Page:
On February 23, 2012, the Asian Carp Regional Coordinating Committee (ACRCC) released its FY 2012 Asian Carp Control Strategy Framework. The ACRCC is a partnership between the Executive Office of the President, numerous federal agencies including the Army Corps of Engineers (Corps), Great Lakes states of Illinois, Indiana, Michigan, Minnesota, New York, Ohio, Wisconsin, and Pennsylvania, and the City of Chicago. The ACRCC's mission is to create a sustainable solution that prevents the invasion of Asian carp into the Great Lakes ecosystem. Asian carp refers to imported species of fish that escaped from aquaculture facilities in the southern United States in the 1970's. Since then, these species have spread throughout the Mississippi and Illinois Rivers and are threatening to invade the Great Lakes.
Last year we discussed the Seventh Circuit's August 2011 decision denying a preliminary injunction, sought by some of the Great Lake states, to require the City of Chicago and the Corps to close down parts of the Chicago Area Waterway System (CAWS) and take other actions to prevent the invasion of the carp into the Great Lakes. In issuing its decision, the court noted that measures planned by the City, the Corps, and other government agencies negated the need for a preliminary injunction. (The states have petitioned the United States Supreme Court to review the Seventh Circuit's decision regarding two of the narrower actions sought by the states, but the Court has not yet decided whether it will take on the case.)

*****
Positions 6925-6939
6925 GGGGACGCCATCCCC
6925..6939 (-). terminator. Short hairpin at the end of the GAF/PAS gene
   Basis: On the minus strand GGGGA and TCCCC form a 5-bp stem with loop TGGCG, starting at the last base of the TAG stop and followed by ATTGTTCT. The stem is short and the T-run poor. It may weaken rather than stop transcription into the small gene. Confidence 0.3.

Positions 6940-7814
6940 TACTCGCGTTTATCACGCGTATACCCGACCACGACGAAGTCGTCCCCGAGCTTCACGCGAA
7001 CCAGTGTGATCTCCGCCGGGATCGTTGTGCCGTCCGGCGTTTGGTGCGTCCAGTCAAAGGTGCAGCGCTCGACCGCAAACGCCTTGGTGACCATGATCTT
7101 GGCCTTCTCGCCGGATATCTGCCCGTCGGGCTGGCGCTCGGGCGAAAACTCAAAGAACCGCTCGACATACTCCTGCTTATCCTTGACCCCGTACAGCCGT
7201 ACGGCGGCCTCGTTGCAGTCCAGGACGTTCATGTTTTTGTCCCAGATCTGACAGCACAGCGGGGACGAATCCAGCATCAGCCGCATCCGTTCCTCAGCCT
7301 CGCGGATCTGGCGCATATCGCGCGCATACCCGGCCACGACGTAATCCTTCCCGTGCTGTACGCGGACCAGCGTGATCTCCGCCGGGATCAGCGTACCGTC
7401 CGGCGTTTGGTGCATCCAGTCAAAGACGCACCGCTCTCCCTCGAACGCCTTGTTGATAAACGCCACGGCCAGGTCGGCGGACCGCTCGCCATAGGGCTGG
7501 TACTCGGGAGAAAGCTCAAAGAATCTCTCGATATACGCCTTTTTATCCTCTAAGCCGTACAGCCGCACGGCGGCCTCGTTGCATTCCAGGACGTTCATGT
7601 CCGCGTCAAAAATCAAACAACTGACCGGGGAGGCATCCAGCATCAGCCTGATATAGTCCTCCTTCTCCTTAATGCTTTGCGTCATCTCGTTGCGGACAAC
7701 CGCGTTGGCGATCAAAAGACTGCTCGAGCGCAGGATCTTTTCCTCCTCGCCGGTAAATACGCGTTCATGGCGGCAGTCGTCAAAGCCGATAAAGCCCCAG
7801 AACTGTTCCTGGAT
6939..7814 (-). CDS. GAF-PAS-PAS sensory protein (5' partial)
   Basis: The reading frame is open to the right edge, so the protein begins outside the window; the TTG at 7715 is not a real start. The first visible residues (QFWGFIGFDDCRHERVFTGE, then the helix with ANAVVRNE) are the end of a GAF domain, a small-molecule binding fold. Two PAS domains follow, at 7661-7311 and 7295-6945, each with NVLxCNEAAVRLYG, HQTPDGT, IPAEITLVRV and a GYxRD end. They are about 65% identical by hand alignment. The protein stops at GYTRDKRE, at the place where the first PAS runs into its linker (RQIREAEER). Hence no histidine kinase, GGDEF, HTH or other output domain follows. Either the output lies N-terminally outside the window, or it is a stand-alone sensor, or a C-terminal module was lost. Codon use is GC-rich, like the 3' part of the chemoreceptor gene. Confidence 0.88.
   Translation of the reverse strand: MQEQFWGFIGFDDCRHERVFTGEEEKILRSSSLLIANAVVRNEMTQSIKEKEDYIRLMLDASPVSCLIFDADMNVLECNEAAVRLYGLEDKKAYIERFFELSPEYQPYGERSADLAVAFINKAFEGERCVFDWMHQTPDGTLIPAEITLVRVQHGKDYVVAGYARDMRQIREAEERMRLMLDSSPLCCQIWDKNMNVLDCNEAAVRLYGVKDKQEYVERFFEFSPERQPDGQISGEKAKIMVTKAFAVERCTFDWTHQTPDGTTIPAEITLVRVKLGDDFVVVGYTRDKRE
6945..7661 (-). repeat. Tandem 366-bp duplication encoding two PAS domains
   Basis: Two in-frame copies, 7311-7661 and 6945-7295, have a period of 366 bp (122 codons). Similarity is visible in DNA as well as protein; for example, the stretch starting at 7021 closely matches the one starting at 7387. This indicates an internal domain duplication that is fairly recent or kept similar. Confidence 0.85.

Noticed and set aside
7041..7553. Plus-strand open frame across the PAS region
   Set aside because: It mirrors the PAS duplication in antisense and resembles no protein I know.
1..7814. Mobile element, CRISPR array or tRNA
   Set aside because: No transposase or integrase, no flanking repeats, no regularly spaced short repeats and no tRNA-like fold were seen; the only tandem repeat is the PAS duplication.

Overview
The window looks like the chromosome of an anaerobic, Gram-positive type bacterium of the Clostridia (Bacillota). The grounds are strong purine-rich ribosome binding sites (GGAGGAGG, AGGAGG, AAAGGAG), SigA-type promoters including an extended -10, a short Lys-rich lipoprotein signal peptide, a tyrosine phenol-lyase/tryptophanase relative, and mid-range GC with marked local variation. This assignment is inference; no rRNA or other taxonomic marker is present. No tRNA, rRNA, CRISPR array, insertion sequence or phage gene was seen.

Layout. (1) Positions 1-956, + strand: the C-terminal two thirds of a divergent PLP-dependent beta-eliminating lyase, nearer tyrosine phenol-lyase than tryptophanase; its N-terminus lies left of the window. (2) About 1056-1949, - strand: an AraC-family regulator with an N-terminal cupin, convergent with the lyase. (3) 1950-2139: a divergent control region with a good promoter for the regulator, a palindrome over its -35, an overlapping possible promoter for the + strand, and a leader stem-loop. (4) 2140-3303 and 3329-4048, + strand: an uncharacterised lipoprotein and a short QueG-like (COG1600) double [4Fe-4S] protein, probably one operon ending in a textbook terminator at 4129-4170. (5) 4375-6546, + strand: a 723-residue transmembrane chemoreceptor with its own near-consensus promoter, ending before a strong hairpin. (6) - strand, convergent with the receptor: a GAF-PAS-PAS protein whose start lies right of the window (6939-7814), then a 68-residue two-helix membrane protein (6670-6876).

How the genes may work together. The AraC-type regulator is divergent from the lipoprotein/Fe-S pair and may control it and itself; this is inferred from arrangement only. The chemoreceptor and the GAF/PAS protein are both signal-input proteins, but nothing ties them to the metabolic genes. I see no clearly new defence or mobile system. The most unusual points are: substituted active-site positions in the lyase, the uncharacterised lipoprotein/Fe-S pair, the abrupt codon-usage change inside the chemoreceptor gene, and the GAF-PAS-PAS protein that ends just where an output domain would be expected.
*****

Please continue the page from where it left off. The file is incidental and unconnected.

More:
The Framework discusses the ACRCC's FY 2012 plan for strategic management of Asian carp within the Great Lakes Basin, which includes prevention, monitoring, control, and impact mitigation, as well as the development of related technologies and other supporting actions, such as education, outreach, and regulatory support. Some of the specific regulatory actions currently include: the use of electric dispersal barriers in the CAWS, a study of options to prevent the spread of invasive species between the Great Lakes and Mississippi River Basins (the GLMRIS), monitoring and removal of Asian carp within the CAWS, the use of environmental DNA in monitoring, risk assessment, research and technology, and enforcement against the illegal transportation of invasive species. The Framework indicates that the effectiveness of a permanent closure of the Chicago locks will be considered in the GLMRIS. If the Supreme Court grants certiorari, it is certain to consider whether the actions set forth in the Framework are sufficient to prevent the spread of Asian carp into the Great Lakes ecosystem. The entire Framework can be reviewed here.